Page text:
The Joplin Globe, Joplin, MO

April 7, 2010

When is someone too old to drive?

It may be one of the most delicate topics a health professional can broach with an elderly patient — not sex, or even end-of-life choices, but driving.

Specifically, whether the patient’s physical and/or mental condition have reached a point where it’s no longer safe to drive.

The decision to give up the keys has major implications for the senior driver and the family and it is also a matter of public safety.

The rate of three fatalities per 100 million miles driven among drivers ages 75 to 84 is on par with that for teenagers; for drivers 85 and older, the fatality rate is four times higher than for teens.

People 65 and older currently make up 13 percent of the population, but account for 15 percent of both licensed drivers and traffic fatalities, according to statistics compiled by the National Highway Traffic Safety Administration (NHTSA).

The number of senior drivers continues to grow. The U.S. Census projects there will be 53 million Americans over 65 by the end of this decade, and 40 million will be licensed drivers.

By the time all baby boomers are looking back at 65, there will be 70 million American seniors — and some traffic-safety experts predict they’ll be behind the wheel in 25 percent of fatal traffic accidents.

Dangerous as driving may be, studies also suggest that giving up the keys has serious consequences for seniors’ health.

According to the National Institute on Aging, about 600,000 people 70 and older stop driving each year. AARP surveys show that a third of older non-drivers complain of feeling isolated from other people, compared to 19 percent of older drivers.

A study published last year in The Journals of Gerontology found that seniors who stopped driving were four to six times more likely to die within the next three years than seniors who continued to drive.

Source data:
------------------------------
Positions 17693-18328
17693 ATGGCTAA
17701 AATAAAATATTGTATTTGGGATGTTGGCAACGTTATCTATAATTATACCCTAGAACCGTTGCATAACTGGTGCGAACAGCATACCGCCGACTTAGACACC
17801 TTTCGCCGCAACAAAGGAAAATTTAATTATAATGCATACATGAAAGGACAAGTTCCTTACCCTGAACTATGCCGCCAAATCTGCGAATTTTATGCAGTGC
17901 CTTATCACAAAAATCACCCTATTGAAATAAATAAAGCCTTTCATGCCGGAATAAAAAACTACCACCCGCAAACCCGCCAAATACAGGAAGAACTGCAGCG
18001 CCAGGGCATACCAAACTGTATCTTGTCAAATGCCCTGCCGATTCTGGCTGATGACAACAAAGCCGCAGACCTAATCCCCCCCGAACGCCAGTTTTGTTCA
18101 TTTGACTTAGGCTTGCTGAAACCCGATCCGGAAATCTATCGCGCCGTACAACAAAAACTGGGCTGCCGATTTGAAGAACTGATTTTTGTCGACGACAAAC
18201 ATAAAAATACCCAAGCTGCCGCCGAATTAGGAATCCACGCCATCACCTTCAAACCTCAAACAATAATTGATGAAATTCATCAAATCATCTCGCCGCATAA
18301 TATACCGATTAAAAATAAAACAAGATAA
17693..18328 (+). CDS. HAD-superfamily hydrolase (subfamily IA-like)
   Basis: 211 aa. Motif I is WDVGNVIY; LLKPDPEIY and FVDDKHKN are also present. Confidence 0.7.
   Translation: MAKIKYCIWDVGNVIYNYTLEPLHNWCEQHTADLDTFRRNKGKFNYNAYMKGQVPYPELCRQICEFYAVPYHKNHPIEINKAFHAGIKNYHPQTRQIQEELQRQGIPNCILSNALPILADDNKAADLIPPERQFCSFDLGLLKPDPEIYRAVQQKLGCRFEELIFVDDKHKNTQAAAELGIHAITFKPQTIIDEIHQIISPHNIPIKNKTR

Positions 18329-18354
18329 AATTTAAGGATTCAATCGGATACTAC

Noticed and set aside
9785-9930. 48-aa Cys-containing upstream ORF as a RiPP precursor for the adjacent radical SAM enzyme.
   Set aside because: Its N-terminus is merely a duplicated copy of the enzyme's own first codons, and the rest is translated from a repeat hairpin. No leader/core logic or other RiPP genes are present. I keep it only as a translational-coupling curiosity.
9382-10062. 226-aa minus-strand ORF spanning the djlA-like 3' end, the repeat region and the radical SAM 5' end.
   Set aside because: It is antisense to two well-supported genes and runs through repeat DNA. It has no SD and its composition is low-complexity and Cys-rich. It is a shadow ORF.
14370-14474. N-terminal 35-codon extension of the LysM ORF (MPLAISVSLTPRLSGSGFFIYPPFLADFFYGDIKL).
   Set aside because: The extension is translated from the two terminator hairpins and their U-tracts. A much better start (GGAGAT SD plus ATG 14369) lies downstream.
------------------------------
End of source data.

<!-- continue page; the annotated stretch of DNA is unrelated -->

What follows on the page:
Of course, the health of the 63-to-97-year-olds who stopped driving may have already been on a downward spiral before they gave up their keys, but researchers led by Jerri Edwards at the University of South Florida took health status and other risk factors into account and still found an increased risk for mortality among more than 660 older adults.

“Traditionally, family members are concerned about how to get older drivers to stop driving, “ Edwards said. “We now see there are also bad consequences from driving cessation.”

Even with the stakes so high, doctors often don’t talk to patients about driving, and may not have the tools to assess whether someone is fit to drive and counsel them or family members.

Researchers at the University of Warwick’s Medical School in England recently tested more than 1,500 health professionals and found that while most were aware of government guidelines about fitness to drive, 75 percent didn’t intervene when presented with a patient who appeared unfit. Less than 8 percent correctly identified all drivers presented in a written exam as medically unfit, borderline or fit to drive.

In the United States, state laws determining fitness to drive vary widely — from mandatory road tests to more frequent vision checks to in-person license renewals. Rules on whether a doctor must report to authorities that a patient is an unsafe driver also vary from state to state.

Ultimately, the decision to stop driving is usually between seniors and their family. But physicians may see problems-- and possible solutions -- that loved ones don’t.

The American Medical Association and the NHTSA have a physician guide for assessing and counseling older drivers that includes considering changes in hearing, flexibility, reaction time and mental function.

“An eye exam doesn’t do anything,” said Robert Stern, an Alzheimer’s disease researcher at Boston University who is studying driving safety in the elderly and particularly among those with dementia. “You have to look at peripheral vision, movement and flexibility as well as cognitive abilities. You have to look at all the things we need to do to drive well.”

Edwards, an associate professor of aging studies at USF, is one of many geriatric researchers looking for new methods that can help extend seniors’ ability to function, such as a computer program that helps increase a driver’ s “useful field of view” -- the range of visual information that can be processed with a quick glance, like deciding whether it’s safe to make a left turn, for instance. “We can now train older drivers to drive more safely, longer,” she said.